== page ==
Useful Quotations in Support of the Constitution and Trial By Jury

The rights and duty of a jury

If a juror feels that the statute involved in any criminal offence is unfair, of that infringes on the defendant’s natural God-given unalienable or constitutional rights, then it is his duty to affirm that the offending statute is really no law at all and that the violation of it is no crime at all, for no one is bound to obey an unjust law.

US Chief Justice Harlan F Stone; Harvard Law review

Democracy (real meaning-and its prevalence)

It cannot be denied that the practice of submitting causes to the decision of twelve men was universal among all the northern tribes (of Europe) from the very remotest antiquity.

p. 32 Crabb’s ‘A History of English Law; or an Attempt to Trace the Rise, Progress and Successive Changes of the Common Law; from the Earliest Period to the Present Time’

Churchill, on Importance of Trial by Jury

The power of the Executive to cast a man into prison without formulating any charge known to the law, and particularly to deny him the judgement of his peers, is in the highest degree odious and is the foundation of all totalitarian government, whether Nazi of Communist.

Sir Winston Churchill. Excerpt of telegram from Cairo to UK Home Secretary November 21st 1943

Clarification on the Common Law and the Right of the Jury to Judge Law

These are the same laws and customs which were called by the general name of ’the law of the land’, or ‘the common law’, and with some slight additions, were embodied in Magna Carta. This oath not only forbid the king to enact any statutes contrary to the common law, but it proves that his statutes could be of no authority over the consciences of a jury since... it was one part of this very common law itself (that is, of the ancient “laws, customs and liberties” mentioned in the oath) that juries should judge of all questions that came before them, according to their own consciences independently of the legislation of the king.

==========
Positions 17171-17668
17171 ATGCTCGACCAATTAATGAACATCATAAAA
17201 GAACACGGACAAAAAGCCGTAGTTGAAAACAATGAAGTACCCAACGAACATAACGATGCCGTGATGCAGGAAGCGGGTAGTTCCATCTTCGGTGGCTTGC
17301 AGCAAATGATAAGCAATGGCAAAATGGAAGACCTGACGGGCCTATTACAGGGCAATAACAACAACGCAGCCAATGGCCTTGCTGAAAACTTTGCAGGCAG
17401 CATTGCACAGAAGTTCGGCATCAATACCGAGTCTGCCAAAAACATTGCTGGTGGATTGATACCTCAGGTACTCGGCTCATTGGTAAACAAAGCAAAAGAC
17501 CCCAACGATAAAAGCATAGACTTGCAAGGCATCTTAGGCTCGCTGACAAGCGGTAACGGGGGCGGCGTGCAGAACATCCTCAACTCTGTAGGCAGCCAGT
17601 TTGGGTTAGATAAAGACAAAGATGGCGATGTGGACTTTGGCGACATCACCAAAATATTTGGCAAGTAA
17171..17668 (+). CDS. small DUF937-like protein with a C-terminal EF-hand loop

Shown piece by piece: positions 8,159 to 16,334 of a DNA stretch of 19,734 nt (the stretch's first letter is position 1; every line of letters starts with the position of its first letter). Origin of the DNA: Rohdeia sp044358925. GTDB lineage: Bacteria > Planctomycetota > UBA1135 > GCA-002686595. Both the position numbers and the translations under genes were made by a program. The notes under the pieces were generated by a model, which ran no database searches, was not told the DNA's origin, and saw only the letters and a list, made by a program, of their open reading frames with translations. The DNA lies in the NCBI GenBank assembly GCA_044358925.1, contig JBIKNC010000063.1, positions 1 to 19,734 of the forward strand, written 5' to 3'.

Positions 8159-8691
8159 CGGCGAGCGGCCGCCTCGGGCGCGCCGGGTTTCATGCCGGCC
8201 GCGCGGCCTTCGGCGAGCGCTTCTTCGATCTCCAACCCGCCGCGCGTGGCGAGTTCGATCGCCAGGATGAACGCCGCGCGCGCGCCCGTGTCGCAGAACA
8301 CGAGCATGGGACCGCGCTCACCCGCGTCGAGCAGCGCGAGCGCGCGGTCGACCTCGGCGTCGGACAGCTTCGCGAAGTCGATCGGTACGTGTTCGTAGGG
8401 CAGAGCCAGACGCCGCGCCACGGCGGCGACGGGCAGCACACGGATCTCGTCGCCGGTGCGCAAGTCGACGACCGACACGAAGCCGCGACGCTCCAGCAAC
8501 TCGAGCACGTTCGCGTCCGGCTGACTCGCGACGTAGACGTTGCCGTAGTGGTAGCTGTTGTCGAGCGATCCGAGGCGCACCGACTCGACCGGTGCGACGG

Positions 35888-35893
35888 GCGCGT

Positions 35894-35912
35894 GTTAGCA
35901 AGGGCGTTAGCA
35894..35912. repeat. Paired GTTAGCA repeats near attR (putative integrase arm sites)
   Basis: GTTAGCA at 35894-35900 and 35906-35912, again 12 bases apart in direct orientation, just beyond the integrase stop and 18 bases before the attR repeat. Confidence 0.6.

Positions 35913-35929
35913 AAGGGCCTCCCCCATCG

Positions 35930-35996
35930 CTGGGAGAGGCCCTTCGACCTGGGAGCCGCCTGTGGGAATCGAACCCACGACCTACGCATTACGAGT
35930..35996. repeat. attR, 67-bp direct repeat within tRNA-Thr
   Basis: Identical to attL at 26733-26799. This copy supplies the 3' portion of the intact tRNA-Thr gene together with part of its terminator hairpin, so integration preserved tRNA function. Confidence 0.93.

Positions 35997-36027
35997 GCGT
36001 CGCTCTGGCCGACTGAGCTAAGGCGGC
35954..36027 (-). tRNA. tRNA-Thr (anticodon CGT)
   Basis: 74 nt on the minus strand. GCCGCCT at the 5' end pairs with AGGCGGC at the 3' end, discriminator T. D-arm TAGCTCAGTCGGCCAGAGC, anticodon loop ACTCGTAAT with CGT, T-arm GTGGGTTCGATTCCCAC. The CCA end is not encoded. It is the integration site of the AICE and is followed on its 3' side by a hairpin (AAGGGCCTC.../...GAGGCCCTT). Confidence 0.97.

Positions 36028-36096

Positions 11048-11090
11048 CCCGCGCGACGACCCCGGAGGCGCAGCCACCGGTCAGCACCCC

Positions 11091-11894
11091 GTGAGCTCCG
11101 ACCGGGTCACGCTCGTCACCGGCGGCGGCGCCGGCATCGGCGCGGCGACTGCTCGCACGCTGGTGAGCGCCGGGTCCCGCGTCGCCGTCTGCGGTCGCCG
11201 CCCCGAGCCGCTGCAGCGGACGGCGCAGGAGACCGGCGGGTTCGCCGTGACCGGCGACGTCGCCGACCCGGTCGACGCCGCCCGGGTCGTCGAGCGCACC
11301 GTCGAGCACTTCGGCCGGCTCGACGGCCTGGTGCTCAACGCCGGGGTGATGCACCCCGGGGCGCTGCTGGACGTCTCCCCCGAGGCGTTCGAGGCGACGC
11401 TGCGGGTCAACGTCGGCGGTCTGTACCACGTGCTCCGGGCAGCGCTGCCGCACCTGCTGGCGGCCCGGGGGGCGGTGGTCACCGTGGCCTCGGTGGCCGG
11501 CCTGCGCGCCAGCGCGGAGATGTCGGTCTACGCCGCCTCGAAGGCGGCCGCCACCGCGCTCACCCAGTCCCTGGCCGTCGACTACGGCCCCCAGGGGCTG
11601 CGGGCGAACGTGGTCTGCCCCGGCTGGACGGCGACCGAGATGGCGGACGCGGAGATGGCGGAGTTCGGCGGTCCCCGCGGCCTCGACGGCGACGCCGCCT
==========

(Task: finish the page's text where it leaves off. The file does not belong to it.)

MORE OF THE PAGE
Lysander Spooner, An essay on ‘Trial by Jury’ 1852

General Support of Trial by Jury

The Trial by Jury ever has been, and I trust ever will be, looked upon as the glory of the English law. It is the most transcendent privilege which any subject can enjoy or wish for, that he cannot be affected in his property, his liberty or his person, but by the unanimous consent of twelve of his neighbours and equals.

Book 3, Blackstone’s Analysis of the Laws of England, p. 379

US Constitutional Convention - The Power of Jury Independence

If a juror or any citizen accepts as the law that which the judge states, then that juror or citizen has accepted the exercise of absolute authority of a government employee and has surrendered a power and right that was once the citizen’s safeguard of liberty. The saddest epitaph which can be carved in memory of vanished liberty is that it was lost because its possessors failed to stretch forth a saving hand while there was time.

Statement attributed by Bancroft in ‘History of the US Constitution’ to Judge Theophilus Parsons at the Massachusetts Constitutional Convention

Penn and Mead Case: Jury Independence

Near this site William Penn and William Mead were tried in 1670 for preaching to an unlawful assembly in Grace Church Street. This tablet commemorates the courage and endurance of the Jury, Thos [Thomas] Vere, Edward Bshell and ten others who refused to give a verdict against them although locked up without food for two nights and were fined for their final verdict of Not Guilty.